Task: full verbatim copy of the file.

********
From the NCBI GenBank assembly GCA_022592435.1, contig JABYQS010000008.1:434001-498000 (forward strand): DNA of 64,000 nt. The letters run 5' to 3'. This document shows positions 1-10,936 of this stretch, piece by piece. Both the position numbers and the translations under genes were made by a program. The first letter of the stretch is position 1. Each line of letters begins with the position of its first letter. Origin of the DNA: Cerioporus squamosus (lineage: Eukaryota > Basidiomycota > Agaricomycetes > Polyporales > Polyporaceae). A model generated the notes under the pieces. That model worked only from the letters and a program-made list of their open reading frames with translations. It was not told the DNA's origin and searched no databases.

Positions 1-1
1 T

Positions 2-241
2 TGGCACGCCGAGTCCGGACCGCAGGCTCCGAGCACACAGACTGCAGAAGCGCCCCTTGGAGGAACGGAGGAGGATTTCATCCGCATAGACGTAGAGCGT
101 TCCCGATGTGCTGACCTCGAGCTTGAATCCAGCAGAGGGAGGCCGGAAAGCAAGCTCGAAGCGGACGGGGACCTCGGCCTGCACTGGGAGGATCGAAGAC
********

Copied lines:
From the NCBI GenBank assembly GCA_022592435.1, contig JABYQS010000008.1:434001-498000 (forward strand): DNA of 64,000 nt. The letters run 5' to 3'. This document shows positions 1-10,936 of this stretch, piece by piece. Both the position numbers and the translations under genes were made by a program. The first letter of the stretch is position 1. Each line of letters begins with the position of its first letter. Origin of the DNA: Cerioporus squamosus (lineage: Eukaryota > Basidiomycota > Agaricomycetes > Polyporales > Polyporaceae). A model generated the notes under the pieces. That model worked only from the letters and a program-made list of their open reading frames with translations. It was not told the DNA's origin and searched no databases.

Positions 1-1
1 T

Positions 2-241
2 TGGCACGCCGAGTCCGGACCGCAGGCTCCGAGCACACAGACTGCAGAAGCGCCCCTTGGAGGAACGGAGGAGGATTTCATCCGCATAGACGTAGAGCGT
101 TCCCGATGTGCTGACCTCGAGCTTGAATCCAGCAGAGGGAGGCCGGAAAGCAAGCTCGAAGCGGACGGGGACCTCGGCCTGCACTGGGAGGATCGAAGAC